Exclusive The majority of GPs are not complying with NICE advice that they should prescribe statins to more low-risk patients, a Pulse survey has revealed.
Two-thirds of GPs said they have not begun prescribing statins to patients who are newly eligible for the drugs since NICE lowered the risk threshold for primary prevention from a 10-year risk of 20% to 10%, in updated lipid guidance released over the summer.
The chair of the GPC prescribing committee told Pulse there should be ‘no.. slavish devotion’ to guidelines, while GPs indicated they have ongoing doubts there is enough evidence that the benefits of statins outweigh the harms in lower-risk people, and concerns around the increased workload and ‘medicalisation’ of healthy people.
NICE pushed through the lower 10% threshold when it published revised lipid modification guidelines in July this year, despite strong objections from the GPC on the grounds it was not evidence-based and could lead to increased consultations and medicalisation of healthy people to the cost of more needy, unwell patients.
Pulse’s survey of more than 560 GP respondents reveals that so far two-thirds – 66% – said they had not begun prescribing statins at the 10% risk threshold.
Dr May Cahill, a GP partner in Hackney, east London, said: ‘I am not convinced they will do any good, the side-effects are horrific. Why give something to a patient that you would not take yourself nor recommend a family member or friend to?’
Among the 30% of respondents who said they have now started to prescribe statins to people at the new risk threshold, some indicated support for NICE’s position but others also said they were concerned not to stray from the guidance, despite having reservations about it.
For example, Dr Dominic Wood, a GP partner in Beaconsfield, Buckinghamshire, said: ‘[We are] advised to by NICE, don’t want to be left open for medico-legal negligence. Fear of complaints.’
The chair of NICE, Professor David Haslam, recently claimed the intention of the NICE lipid guidance was ‘never to put millions more patients on statins’, and pledged NICE advisors would in future request all trials data from pharmaceutical companies.
Dr Andrew Green, chair of the GPC’s clinical and prescribing subcommittee, said: ‘The important thing is that GPs continue to do what is in the best interests of their patients, using the NICE guidance as one of the sources of information they draw on to do this.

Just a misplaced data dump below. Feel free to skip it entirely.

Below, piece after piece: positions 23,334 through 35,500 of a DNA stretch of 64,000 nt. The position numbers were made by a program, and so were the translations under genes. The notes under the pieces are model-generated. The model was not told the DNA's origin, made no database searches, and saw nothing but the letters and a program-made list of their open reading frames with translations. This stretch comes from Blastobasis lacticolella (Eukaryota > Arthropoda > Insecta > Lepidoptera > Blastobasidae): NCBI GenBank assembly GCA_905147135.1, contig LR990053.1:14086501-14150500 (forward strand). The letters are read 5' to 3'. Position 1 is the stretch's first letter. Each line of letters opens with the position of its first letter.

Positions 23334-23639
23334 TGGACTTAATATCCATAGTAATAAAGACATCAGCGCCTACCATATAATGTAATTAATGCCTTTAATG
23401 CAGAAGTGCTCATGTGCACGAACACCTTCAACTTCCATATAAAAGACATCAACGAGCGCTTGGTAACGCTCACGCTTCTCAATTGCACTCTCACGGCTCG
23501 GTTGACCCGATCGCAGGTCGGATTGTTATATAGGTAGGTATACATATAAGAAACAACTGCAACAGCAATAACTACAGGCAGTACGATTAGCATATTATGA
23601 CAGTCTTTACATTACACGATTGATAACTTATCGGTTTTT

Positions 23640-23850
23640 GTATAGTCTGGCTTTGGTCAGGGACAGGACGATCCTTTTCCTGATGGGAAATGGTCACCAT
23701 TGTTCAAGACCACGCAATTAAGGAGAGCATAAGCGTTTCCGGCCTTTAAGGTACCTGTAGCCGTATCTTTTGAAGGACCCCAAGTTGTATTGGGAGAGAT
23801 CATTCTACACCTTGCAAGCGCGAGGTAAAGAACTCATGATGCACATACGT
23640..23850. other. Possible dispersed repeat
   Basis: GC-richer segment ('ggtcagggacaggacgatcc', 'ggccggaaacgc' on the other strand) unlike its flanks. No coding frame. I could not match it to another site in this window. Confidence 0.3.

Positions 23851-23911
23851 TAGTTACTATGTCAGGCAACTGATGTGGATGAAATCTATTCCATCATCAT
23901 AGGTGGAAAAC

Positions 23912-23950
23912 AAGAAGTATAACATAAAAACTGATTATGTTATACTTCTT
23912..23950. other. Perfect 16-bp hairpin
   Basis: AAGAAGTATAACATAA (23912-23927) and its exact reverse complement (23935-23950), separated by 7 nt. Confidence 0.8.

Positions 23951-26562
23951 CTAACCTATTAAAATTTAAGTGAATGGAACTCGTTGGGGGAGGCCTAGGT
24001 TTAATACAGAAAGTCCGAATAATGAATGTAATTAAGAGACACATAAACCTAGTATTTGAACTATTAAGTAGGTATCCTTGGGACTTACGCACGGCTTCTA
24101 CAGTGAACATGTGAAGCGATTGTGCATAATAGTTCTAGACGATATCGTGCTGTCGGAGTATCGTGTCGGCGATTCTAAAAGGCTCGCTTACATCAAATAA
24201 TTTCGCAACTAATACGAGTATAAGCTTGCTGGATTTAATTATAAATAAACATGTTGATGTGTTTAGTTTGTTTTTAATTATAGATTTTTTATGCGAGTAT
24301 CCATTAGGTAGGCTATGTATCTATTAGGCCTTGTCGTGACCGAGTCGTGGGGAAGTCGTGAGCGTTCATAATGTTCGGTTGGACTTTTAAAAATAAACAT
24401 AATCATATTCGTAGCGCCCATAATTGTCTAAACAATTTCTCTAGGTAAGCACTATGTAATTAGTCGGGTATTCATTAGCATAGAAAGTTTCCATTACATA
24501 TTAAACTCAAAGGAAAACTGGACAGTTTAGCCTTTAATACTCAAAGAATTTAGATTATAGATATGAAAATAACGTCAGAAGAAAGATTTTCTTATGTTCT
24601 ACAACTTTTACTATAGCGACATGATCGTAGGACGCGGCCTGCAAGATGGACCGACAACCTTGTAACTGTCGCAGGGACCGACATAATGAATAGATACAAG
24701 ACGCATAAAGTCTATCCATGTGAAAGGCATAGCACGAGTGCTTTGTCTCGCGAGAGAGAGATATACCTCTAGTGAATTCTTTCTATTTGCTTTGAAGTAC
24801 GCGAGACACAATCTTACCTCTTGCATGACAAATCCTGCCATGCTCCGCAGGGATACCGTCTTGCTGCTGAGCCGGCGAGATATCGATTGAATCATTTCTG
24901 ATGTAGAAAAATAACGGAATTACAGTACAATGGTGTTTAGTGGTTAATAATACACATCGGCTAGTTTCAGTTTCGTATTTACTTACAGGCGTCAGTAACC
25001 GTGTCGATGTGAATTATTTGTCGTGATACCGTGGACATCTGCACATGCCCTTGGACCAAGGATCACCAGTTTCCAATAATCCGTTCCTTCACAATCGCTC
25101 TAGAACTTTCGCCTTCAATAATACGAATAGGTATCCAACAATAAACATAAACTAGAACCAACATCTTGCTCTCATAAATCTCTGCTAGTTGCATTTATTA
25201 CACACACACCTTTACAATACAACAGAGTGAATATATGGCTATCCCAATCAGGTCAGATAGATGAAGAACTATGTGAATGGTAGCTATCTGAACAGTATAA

‘There has never been any dispute that some patients in the 10-20% range will be treated, and indeed some with a higher risk won’t – what is clear is that there should be no automatic prescribing based on slavish devotion to a simplistic mathematical model of risk.’
A NICE spokesman said: ‘Anyone, regardless of cholesterol level, can have their CVD risk reduced by statins. The issue is at what level that becomes cost-effective and sensible practice. Our view is that that level is at a 10% ten-year risk.
‘We acknowledge that clinical guidelines are not mandatory but they are authoritative, based on the best available evidence and we expect the NHS (including GPs) to take them into account whenever patients are being advised on disease prevention or management.
‘We are of course concerned that our guidance should carry the support of the professions. This survey should not be ignored but, given the small number of responses, nor should it be considered to represent the informed opinion of the GP community as a whole. Cardiovascular disease maims and kills people; our guidance will prevent many lives being destroyed.’
Question: Have you begun prescribing statins to patients with a 10-year CV risk of 10% or higher?
Yes – 174 (31%)
No – 374 (66%)
Don’t know – 16 (3%)
About the survey: Pulse launched this survey of readers on 10 October 2014, collating responses using the SurveyMonkey tool. The 24 questions asked covered a wide range of GP topics, to avoid selection bias on any one issue. The survey was advertised to readers via our website and email newsletters, with a prize draw for a Samsung HD TV as an incentive to complete the survey. As part of the survey, respondents were asked to specify their job title. A small number of non-GPs were screened out to analyse the results for this question. This question was answered by 564 GPs.